When assailed by doubt, what should a litigation lawyer do?
Shortly after MCO was partially lifted, the courts rescheduled many postponed cases.
 Stress ran high!
They were all cramped together. We were running from pillar to post. We did not have time to prepare. And so, stress ran high: both at the Bar and the Bench.
Every litigation lawyer goes through this. It is nothing new.
It will happen to you on the best of days.
Panic makes no distinction between seniors and juniors.
So doubt and anxiety used to be my constant companions. They have not deserted me yet: but sometimes I can escape their clutches.
Here are some tips.
 When doubt starts
The first time anxiety strikes me is the day before the hearing. It is always about what I lack.
“Do I have adequate research material?”
“Am I sure about this niggling point of law?”
“Where’s the evidence for this legal principle I am applying?”
“What did the principal witness say about it?”
“Was he cross-examined? How did he respond?”
“What were the re-examination questions put to him?”
“Was he strong, or did he stumble?”
Doubts like these always assail me.
So, how do you overcome the anxiety it brings?
 Well, one answer is: preparation is everything
I do it by doing a mind map on six important points. These are:
The 3-minute summary
Issues in the Appeal
Head of arguments
Your legal propositions.
Scouring of the Grounds of judgement
Familiarity with the Notes of Evidence
Answering judicial queries
 The 3-minute summary
In three minutes, you have to tell the judges what the case is all about, where you intend to go, and why you are right.
 Be clear about the Issues in the Appeal
And the issues must concern an error of law.
If you can get your Issues in the Appeal clear in your mind, half the battle is over.
When in doubt, drop weak points. Attack armed with only the well-prepared points.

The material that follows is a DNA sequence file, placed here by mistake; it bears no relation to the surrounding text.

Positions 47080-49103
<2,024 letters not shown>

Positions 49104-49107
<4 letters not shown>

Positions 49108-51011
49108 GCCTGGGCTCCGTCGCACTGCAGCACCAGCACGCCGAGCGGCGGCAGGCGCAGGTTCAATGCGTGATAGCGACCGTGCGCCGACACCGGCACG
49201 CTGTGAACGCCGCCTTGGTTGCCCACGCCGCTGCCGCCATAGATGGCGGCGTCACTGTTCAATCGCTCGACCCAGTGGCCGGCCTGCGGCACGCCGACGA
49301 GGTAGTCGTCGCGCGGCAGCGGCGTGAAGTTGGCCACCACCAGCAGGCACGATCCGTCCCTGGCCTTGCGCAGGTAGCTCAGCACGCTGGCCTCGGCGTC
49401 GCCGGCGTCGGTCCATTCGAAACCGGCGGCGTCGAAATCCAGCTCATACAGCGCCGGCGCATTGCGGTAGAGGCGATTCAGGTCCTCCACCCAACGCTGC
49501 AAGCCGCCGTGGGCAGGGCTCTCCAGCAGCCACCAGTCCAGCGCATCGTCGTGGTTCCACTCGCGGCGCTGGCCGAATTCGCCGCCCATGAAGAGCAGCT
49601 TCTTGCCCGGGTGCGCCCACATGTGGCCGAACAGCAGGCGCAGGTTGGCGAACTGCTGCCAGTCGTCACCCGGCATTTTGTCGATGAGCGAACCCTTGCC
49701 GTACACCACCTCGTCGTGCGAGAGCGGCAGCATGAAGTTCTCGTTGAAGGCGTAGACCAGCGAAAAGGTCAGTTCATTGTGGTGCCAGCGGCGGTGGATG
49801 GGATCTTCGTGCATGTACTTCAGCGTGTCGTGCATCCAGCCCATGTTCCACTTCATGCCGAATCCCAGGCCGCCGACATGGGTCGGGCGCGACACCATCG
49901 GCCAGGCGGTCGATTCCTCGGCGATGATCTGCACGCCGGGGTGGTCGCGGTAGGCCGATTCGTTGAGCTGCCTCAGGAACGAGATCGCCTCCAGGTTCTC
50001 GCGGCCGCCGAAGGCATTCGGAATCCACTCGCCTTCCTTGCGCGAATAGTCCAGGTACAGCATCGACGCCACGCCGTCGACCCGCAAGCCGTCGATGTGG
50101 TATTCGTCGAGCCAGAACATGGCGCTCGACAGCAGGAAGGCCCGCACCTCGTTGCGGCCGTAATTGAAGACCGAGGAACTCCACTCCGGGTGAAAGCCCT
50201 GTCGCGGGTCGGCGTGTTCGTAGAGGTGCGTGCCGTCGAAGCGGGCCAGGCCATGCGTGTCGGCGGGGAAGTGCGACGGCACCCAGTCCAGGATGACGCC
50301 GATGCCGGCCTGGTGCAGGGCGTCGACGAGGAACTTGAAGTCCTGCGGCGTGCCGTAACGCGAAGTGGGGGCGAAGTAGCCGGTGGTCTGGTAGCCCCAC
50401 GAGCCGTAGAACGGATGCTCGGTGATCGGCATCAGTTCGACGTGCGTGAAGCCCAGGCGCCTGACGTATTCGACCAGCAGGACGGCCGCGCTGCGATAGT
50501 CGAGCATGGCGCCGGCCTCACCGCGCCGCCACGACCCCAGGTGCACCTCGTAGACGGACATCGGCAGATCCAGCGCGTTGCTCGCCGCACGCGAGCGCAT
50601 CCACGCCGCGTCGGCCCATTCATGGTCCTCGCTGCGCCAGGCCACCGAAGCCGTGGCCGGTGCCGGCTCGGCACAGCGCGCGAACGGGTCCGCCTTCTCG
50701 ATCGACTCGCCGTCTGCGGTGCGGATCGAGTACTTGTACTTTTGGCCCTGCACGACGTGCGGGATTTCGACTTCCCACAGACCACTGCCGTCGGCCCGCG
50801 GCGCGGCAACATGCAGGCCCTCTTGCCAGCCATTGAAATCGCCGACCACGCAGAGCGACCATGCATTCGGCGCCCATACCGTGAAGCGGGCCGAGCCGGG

Then, move on to your Main Heads of Arguments
Next, inform the court at the very outset what Legal Propositions you wish to develop.
List them. You might say:
“There is a divergence of judicial opinion on these two points.
I will submit that point A leads to a better destination, rather than B.
B, if applied, would result in a miscarriage of justice.
It may not, in all circumstances, bring about results that Parliament intended.”
Only then should you go forward. That will reduce stress.
 Every counsel worries about how to answer the judges’ questions
“What would they ask?”
“Would their questions be on the law or the facts?”
The judges do not know all the facts. You do: it is your case.
When queried, you can’t be flipping pages helplessly. As counsel, you are the master of both facts and the law.
So, it is you who has to provide all the answers.
 So prepare
Scour the Grounds of Judgement. Read the pleadings. Go through the Notes of Evidence. Make copious notes.
 iThoughts and Mind Maps
The mind map method is very useful for this. I use an app called ‘iThoughts’. You could put all the relevant bits in little bubbles. That has given me relief from stress, and some confidence. If the Bench queried you, you could answer with ease.
 Without sleep, rest, and proper food, you can’t be at your best
You must get to bed in time. For 40 years, I used to mess about reading until about 3.00 a.m.
Rising early, I would rush into court, all in a flurry. This went on for decades.
Some time ago, my wife insisted I hit the bed at 10.00 p.m. It was difficult at first. We kept at it for 21 days. Then it worked. We rise early and go for a 45-minute brisk walk. That has definitely helped.
 Eating the right food at the right time is crucial
Eat nothing after 8.00 p.m: it makes your digestive system go on working. That makes it difficult for you to sleep.
If you have a heavy day in court, do not eat too much at dawn. Starch and sugar slow down your thinking. If you eat too much before arguments, the blood doesn’t rush to the brain. It gets to the digestive system.
So have a light breakfast.
 Run your arguments in your mind
Next, while you are in the bathroom, or walking the court corridors, run your arguments in your mind: point-by-point – sequentially.
Then, run them out of sequence: judicial queries may not follow your order. Play a game: run your opponent’s arguments against your own position.
When you are citing authorities, do not cite 20 cases. Cite one. Know it well. Ensure it is the highest authority on the subject.
Dealing with judicial queries makes counsel quake. When judges ask you questions, they are interested in your case.
Answer them, and honestly. If you do not know the answer, say so.
 A tip about yoga
One day I was to argue a case at the Court of Appeal. I was well-prepared. I stepped into the bathroom before arguments. My hands began trembling. I realised I’d gone to bed very late.
Resuming my seat, I sat up, inclined my eye 45 degrees up, and focused on breathing. This went on for a few minutes. Eventually, I regained my peace. Yoga and breathing techniques help. Try them.
So, that is how I overcome doubt anxiety in litigation.
If you know any other methods, let us know. We can all learn.
I hope this has helped.